On completing the work of adding exterior base coat stucco, Sakaguchi-san measured the dimensions of door and window framing.
He then returned to his shop to fabricate the doors and windows. During this time, he also constructed framing components for the tatami floor and various cabinetry. He selected the lumber pieces which consisted of redwood, mahogany and rosewood, then measured and did the rough cutting of components. He squared them by putting them through the joiner and planer. He had to let them sit for some days in his shop to see if they twisted at all. The ones that did, he put through the joiner and planer again. For some components, he had to repeat this a third time before doing layout for the joinery.
After Sakaguchi-san finished the layout, he cut out the joinery and did the finish planing on the components, mainly by hand.
The roof was shingled by a talented local roofer to save on cost and time. Western-style wooden (Western red cedar) shingles are thicker and larger than Japanese-style cedar shingles, so the look is not as subtle as a traditional Japanese shingled roof.
After the shingling, exterior wall sheathing was added.
Then Sakaguchi-san troweled a basecoat plaster over the sheathing.
When this was completed, he returned to his shop to cut out redwood siding for the lower portion of the exterior wall. The owners attached the siding themselves.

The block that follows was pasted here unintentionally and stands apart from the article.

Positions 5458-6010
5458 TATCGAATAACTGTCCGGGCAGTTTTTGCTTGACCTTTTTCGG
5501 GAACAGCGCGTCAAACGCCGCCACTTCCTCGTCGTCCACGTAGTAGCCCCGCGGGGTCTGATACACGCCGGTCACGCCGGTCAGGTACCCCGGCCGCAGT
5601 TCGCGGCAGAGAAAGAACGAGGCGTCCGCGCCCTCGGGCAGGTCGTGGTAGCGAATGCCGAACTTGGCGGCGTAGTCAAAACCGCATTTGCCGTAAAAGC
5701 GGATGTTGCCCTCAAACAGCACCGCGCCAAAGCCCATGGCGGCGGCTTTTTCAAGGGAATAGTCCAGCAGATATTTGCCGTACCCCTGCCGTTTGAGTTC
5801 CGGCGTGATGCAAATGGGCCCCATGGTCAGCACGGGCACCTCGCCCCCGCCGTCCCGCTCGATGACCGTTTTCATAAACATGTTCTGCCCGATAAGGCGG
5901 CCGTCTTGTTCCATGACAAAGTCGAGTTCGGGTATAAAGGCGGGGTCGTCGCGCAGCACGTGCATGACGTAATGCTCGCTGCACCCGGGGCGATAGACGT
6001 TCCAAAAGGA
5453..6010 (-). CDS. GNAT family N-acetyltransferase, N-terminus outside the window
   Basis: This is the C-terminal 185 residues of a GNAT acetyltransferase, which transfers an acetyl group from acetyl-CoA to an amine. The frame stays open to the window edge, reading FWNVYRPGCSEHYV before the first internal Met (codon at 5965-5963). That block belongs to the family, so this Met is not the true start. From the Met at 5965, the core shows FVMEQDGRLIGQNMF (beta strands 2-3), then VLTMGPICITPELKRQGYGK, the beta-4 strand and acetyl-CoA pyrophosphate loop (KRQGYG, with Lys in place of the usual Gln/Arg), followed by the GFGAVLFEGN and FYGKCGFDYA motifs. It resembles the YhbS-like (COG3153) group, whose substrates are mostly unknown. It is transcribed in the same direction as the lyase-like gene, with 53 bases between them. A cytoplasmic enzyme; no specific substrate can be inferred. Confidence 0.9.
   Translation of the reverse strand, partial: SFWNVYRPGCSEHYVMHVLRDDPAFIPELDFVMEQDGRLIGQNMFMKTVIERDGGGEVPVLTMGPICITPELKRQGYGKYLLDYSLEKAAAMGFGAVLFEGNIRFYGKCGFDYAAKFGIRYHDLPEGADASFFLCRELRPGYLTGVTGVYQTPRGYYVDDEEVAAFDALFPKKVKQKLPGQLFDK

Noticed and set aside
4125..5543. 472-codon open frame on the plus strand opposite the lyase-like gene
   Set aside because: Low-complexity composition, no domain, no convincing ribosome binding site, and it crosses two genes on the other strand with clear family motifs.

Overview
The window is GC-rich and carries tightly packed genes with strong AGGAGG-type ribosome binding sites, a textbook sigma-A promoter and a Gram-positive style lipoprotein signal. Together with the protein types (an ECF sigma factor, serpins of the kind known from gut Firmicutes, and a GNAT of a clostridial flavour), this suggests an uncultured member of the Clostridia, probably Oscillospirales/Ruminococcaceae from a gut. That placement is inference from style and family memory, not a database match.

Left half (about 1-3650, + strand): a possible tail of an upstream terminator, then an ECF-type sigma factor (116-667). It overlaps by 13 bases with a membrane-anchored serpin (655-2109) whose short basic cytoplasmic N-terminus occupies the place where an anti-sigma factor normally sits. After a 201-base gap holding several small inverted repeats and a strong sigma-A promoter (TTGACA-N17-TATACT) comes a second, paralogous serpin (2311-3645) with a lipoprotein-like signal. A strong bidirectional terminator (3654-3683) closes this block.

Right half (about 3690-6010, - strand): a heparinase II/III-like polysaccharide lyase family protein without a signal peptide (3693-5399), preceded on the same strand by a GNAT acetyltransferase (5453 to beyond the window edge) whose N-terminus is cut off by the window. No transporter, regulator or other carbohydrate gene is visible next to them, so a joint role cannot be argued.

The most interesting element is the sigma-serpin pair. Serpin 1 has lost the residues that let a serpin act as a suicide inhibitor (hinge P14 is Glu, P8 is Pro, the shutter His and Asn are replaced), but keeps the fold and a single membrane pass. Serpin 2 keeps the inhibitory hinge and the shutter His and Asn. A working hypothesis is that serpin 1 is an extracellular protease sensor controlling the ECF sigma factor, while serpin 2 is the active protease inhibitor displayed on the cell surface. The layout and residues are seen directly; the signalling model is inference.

Hiroshi Sakaguchi is in process of constructing a building which will include a furoba (traditional Japanese bathing room with a Japanese wooden soaking tub), a small dressing room and half bathroom, a sauna, and a 6-mat tatami room to be used as a guest room or tea room. The building, 16’ by 26’, is being fabricated using traditional Japanese wooden post and beam construction. The basic floor plan was designed by the owners, then modified by Sakaguchi-san to fit the requirements of Japanese construction. Very high quality clear, tight vertical grain redwood and doug fir were procured by the owners– redwood for the main posts and doug fir for the beams. Sakaguchi-san shaped and hand-planed the wooden components and hand-cut the joinery in his workshop from late summer 2017 to early winter 2018.
In late March 2018, the components were transported to the building site on the coast in Northern California. In late April (waiting for good weather), Sakaguchi-san drove to the site to assemble the building. The structure’s foundation is a concrete slab, and his first step was to layout the floor plan on the slab’s surface. He then secured bolts in the slab and structural framing was assembled. He was aided in the assembly by the owners, their son and daughter, and friends. The heavy structural beams were lifted up with an electric hoist. Temporary scaffolding was built to enable this process.
After assembling wall post and beam structure, the scaffolding was removed and new scaffolding put up for installing the roof structure. Roof structural components were then put in place.
After assembling roof structure, redwood ceiling boards were attached. The building will have an open ceiling exposing structural framing.
Next roof insulation was added to be followed by exterior framing to support cedar shingles.